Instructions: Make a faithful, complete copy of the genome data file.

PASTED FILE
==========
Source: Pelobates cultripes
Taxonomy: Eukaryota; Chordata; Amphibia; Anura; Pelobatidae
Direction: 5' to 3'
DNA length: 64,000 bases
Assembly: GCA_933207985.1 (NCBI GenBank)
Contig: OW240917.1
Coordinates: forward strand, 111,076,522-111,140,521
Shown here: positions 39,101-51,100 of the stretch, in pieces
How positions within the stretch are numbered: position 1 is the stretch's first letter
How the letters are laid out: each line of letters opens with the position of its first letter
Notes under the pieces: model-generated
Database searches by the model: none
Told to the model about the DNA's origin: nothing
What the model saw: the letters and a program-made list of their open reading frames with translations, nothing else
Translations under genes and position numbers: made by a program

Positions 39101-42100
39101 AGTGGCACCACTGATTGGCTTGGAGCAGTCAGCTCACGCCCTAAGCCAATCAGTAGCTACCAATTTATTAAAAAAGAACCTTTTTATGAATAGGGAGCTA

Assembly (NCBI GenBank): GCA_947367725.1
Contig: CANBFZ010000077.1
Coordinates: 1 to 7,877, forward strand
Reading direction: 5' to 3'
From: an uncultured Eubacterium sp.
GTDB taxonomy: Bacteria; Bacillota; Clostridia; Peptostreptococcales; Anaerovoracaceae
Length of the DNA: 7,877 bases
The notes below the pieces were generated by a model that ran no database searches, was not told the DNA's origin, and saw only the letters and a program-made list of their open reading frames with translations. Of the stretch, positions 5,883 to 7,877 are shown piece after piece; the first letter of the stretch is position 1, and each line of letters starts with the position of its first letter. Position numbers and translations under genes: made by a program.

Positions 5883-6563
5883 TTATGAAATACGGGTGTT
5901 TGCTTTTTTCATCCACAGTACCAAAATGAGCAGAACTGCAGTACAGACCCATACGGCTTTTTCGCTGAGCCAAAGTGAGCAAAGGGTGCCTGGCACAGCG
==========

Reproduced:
Source: Pelobates cultripes
Taxonomy: Eukaryota; Chordata; Amphibia; Anura; Pelobatidae
Direction: 5' to 3'
DNA length: 64,000 bases
Assembly: GCA_933207985.1 (NCBI GenBank)
Contig: OW240917.1
Coordinates: forward strand, 111,076,522-111,140,521
Shown here: positions 39,101-51,100 of the stretch, in pieces
How positions within the stretch are numbered: position 1 is the stretch's first letter
How the letters are laid out: each line of letters opens with the position of its first letter
Notes under the pieces: model-generated
Database searches by the model: none
Told to the model about the DNA's origin: nothing
What the model saw: the letters and a program-made list of their open reading frames with translations, nothing else
Translations under genes and position numbers: made by a program

Positions 39101-42100
39101 AGTGGCACCACTGATTGGCTTGGAGCAGTCAGCTCACGCCCTAAGCCAATCAGTAGCTACCAATTTATTAAAAAAGAACCTTTTTATGAATAGGGAGCTA

Assembly (NCBI GenBank): GCA_947367725.1
Contig: CANBFZ010000077.1
Coordinates: 1 to 7,877, forward strand
Reading direction: 5' to 3'
From: an uncultured Eubacterium sp.
GTDB taxonomy: Bacteria; Bacillota; Clostridia; Peptostreptococcales; Anaerovoracaceae
Length of the DNA: 7,877 bases
The notes below the pieces were generated by a model that ran no database searches, was not told the DNA's origin, and saw only the letters and a program-made list of their open reading frames with translations. Of the stretch, positions 5,883 to 7,877 are shown piece after piece; the first letter of the stretch is position 1, and each line of letters starts with the position of its first letter. Position numbers and translations under genes: made by a program.

Positions 5883-6563
5883 TTATGAAATACGGGTGTT
5901 TGCTTTTTTCATCCACAGTACCAAAATGAGCAGAACTGCAGTACAGACCCATACGGCTTTTTCGCTGAGCCAAAGTGAGCAAAGGGTGCCTGGCACAGCG